One Facebook user said cigarette smoke is effective in killing the virus but experts say smoking increases ACE 2 receptors in the lungs that cause the COVID-19 virus. Regarding killing of virus during hot weather it can be mentioned that  coronavirus can survive in body temperature of 37 degrees Celsius, so if it is 37C or 40C outside how it will kill. If it is considered that this virus wouldn’t survive above 50C but how many places reach 50C? The demand for ginger and turmeric has soared in many cities as it protects from Covid-19 but expert says they did not have any scientific validation of those kinds of things. According to them, it is a risky strategy to believe something works without proper clinical trials and as yet there are no trials focused on examining whether specific herbs would be effective.
Generally  pandemics carry particularly emotive connotations that challenges our sense of trust.  During pandemics  we are not only afraid of the emerging infection with severe fatalities but also we become fearful of people around us expected to spread the fatal infection to us. Because pandemics are associated with a score of psychosocial stressors, including health threats to oneself and loved ones. There may be severe disruptions of routines, separation from family and friends, shortages of food and medicine, wage loss, social isolation due to quarantine or other social distancing programs, and school closure. In addition, hospital and medical facilities are under the acute pressure of patient numbers to which they cannot cater. In this crisis, citizens are particularly dependent on government authorities for information, guidance and protection but the ability of such authorities to manage the risk to the community often does not foolproof.  Tendency of many people to ignore the governmental exhortations and even orders often exacerbate the levels of transmission risk.
Fear is apt to generate stress responses, to which some persons are more predisposed than others by reason of a combination of genetic, psychological, biological, educational and situational factors. In face of the pressures of a pandemic we are all vulnerable but some amongst us have especial psychological frailties as a result of rigidities of personality, particular levels of fearfulness or a propensity to anxiety that can be exploited. This is the more pronounced in an era in which all forms of media, including social media, make information, including alarmist and stress-inducing information, the more accessible and ubiquitous. Those who are less educated, who have disabilities or who are socially isolated have additional vulnerabilities in terms of their ability to understand and process government issued information.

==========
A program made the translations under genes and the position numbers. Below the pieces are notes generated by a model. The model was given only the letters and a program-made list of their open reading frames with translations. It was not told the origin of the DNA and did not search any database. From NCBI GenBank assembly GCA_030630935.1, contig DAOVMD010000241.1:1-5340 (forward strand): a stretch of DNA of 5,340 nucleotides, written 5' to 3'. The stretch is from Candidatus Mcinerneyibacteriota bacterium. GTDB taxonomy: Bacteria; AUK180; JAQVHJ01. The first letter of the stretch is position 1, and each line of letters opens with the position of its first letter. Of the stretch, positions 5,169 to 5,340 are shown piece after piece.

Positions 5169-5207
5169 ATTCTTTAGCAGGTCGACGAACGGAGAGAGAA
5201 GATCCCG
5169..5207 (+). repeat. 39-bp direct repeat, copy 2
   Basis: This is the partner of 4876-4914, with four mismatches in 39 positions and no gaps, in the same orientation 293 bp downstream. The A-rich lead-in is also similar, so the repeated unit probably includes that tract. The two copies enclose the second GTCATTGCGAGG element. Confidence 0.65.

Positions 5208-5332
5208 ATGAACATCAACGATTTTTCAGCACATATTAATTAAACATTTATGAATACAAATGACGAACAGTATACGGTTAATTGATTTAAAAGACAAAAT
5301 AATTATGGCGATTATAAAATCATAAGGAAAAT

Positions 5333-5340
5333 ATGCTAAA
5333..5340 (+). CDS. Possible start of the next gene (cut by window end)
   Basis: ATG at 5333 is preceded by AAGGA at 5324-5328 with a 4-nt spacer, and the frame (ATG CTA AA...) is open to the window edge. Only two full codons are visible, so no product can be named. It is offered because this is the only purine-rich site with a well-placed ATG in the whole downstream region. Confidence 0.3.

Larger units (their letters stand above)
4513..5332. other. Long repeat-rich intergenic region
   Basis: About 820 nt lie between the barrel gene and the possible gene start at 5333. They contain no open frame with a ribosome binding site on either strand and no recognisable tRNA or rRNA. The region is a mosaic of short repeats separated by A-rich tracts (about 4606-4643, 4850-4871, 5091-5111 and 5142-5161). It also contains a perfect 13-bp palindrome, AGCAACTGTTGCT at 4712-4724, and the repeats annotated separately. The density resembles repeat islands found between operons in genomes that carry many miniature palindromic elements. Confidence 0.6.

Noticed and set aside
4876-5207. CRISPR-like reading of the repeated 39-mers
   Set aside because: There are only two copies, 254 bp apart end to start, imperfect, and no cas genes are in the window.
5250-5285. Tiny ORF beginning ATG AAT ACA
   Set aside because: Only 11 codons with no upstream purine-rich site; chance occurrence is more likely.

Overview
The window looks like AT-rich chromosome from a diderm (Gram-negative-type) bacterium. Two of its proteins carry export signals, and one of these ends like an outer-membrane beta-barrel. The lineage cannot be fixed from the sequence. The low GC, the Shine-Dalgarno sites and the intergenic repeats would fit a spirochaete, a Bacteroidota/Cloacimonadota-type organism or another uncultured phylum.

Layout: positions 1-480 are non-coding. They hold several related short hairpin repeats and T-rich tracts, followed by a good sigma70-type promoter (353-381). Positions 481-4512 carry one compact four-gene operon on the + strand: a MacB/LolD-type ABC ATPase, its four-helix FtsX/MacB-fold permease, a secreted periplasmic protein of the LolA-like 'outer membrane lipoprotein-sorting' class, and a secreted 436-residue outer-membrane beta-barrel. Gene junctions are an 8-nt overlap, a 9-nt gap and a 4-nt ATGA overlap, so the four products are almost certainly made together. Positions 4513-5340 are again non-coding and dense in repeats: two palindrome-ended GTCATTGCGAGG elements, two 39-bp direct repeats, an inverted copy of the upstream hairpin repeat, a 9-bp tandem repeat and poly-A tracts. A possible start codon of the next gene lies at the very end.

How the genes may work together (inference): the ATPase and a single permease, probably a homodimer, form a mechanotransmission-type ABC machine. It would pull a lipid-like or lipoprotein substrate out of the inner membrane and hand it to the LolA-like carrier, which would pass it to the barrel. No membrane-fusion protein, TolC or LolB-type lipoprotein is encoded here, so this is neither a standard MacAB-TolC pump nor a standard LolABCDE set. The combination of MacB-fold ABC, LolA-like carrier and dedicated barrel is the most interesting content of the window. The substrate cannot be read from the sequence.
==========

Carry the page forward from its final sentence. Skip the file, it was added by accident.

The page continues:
Now the reality of pandemic vulnerability raises the question of how most constructively public health authorities can respond in the context of the COVID-19 pandemic to meet both conspiracy theories and therapeutic misrepresentations. Recent responses by some governments have provided a useful perspective.
Firstly, health messaging needs to be communicated in a calm and straightforward tone which does not exacerbate anxieties and irrational fears, but rather encourages prudent caretaking conduct. Secondly, there needs to be a continuing flow of medico-scientifically evidence-based education which works toward disabusing members of the community of misunderstandings, fears and fallacies which otherwise may gain popular traction and exacerbate paranoid and anxiety pathologies, as well as render people more prone to be victimized. Thirdly, there is a need for governments to be assertive in taking preventative and deterrent action against those who are misusing the COVID-19 era to enrich themselves opportunistically or to take advantage of those who lack the capacity to be discerning about false claims of capacity to prevent, treat, or cure the disease.
For good reason, the traditional public health approach to such misrepresentations is to provide a clear warning initially to those responsible for such misinformation in the form of what in the United States are called cease and desist orders. However, where there is non-compliance in face of such governmental communications, robust legal action needs to be initiated with condign imposition of penalties to deter and punish unethical quackery during a pandemic.


Sikkim at a Glance

  • Area: 7096 Sq Kms
  • Capital: Gangtok
  • Altitude: 5,840 ft
  • Population: 6.10 Lakhs
  • Topography: Hilly terrain elevation from 600 to over 28,509 ft above sea level
  • Climate:
  • Summer: Min- 13°C - Max 21°C
  • Winter: Min- 0.48°C - Max 13°C
  • Rainfall: 325 cms per annum
  • Language Spoken: Nepali, Bhutia, Lepcha, Tibetan, English, Hindi